Is Versailles “the best TV show you’ve probably never watched,” as trumpeted in the LA Times? Gorgeous scenery and costumes, barbaric punishment and medicine, elaborate schemes, treasonous nobles, and rampant promiscuity are all part of this 30 episode series on Netflix. If you have never been to Versailles, this is your chance to see the opulence, the likes of which is hard to imagine, except you see it in every country. One king must have more than another. But, they call Louis XIV “The Sun King” as he was determined that France would be the center of the universe. And Versailles would be his masterpiece. Focusing on the first 30 or so years of his 72 year reign, this monarch demands absolute power. Watching him obtain it is fascinating, even as you wince from time to time. I give this series 3.5 Gavels and it receives a 66% Rotten Tomatoes rating with an 87% Audience score.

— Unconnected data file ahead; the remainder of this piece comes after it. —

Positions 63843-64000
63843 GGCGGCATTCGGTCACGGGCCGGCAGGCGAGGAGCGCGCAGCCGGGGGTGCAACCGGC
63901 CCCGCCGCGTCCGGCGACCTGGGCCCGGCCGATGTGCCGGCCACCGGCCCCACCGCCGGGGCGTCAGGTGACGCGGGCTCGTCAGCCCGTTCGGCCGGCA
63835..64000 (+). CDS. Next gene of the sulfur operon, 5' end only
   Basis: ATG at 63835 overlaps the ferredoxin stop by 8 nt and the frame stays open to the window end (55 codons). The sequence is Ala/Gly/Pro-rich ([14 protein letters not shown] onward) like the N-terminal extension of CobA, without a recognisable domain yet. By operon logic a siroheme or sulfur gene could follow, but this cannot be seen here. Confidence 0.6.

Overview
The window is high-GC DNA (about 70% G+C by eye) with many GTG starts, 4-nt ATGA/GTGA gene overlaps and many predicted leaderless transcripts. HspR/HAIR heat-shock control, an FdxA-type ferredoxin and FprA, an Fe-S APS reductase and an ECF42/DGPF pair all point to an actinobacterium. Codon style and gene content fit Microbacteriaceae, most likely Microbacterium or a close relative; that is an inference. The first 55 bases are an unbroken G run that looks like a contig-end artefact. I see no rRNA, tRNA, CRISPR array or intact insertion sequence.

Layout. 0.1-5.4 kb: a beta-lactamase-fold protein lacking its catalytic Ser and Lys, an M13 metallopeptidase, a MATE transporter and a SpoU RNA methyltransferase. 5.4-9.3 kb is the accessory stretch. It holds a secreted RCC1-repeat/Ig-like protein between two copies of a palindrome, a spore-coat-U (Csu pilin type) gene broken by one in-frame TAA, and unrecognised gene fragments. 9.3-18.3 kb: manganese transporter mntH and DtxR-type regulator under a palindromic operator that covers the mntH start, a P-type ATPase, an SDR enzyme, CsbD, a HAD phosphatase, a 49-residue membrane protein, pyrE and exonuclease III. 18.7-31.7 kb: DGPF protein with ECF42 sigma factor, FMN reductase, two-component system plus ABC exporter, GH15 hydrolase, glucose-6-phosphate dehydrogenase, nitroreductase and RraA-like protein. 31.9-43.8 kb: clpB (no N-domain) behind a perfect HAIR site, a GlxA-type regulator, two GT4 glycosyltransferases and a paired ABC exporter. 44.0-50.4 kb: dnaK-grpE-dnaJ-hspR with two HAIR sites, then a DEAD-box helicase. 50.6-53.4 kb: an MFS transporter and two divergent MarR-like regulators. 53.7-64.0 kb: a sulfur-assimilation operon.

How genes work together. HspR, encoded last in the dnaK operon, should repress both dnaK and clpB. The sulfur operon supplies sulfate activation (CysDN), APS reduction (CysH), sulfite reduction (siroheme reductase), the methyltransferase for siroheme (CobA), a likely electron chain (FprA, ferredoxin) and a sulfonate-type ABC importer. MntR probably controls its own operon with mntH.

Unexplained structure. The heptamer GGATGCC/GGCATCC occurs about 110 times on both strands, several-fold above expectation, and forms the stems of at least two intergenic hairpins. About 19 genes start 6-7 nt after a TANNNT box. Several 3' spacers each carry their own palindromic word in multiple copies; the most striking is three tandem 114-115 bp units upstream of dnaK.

Everything is a plot in Versailles, from bringing the nobles under control, battling the Church, fighting wars, to seducing, or being seduced by, mistresses. Louis’ place in the sun is far from secure. His dream of building Versailles will keep his friends close, and his enemies (rebellious nobles) closer. Of course, when you put snakes in close proximity, won’t more snakes breed? Who can be trusted?
George Blagden (Athelstan in Vikings) plays Louis XIV, a little stiff for my taste, but maybe it’s the wig. He wants to be loved, but knows he must be feared. As Fabien, the King’s Chief of Police, Tygh Runyan is my favorite. He gets to ferret out the guilty, not an easy task when the King has lots of enemies. Anna Brewster, as the Marquise de Montespan, gains the King’s favor, and will do anything to keep it.
Palace intrigue permeates Versailles, subplots abound. Many of you saw The Man in the Iron Mask (1998). Season 3 looks at this mystery from its own perspective. Who was he and what did Rome know about him? On balance, historians agree Versailles gets a lot right, but alters much, too. Since Louis is also said to be the King of Propaganda, maybe it is fair to tarnish his image a tad, as if that is necessary. All in all, it is easy to see how the events in Louis’ reign lead up to The French Revolution although still three-quarters of a century away after his death. Unless movie and TV offerings improve, a stroll through the Versailles gardens might be for you.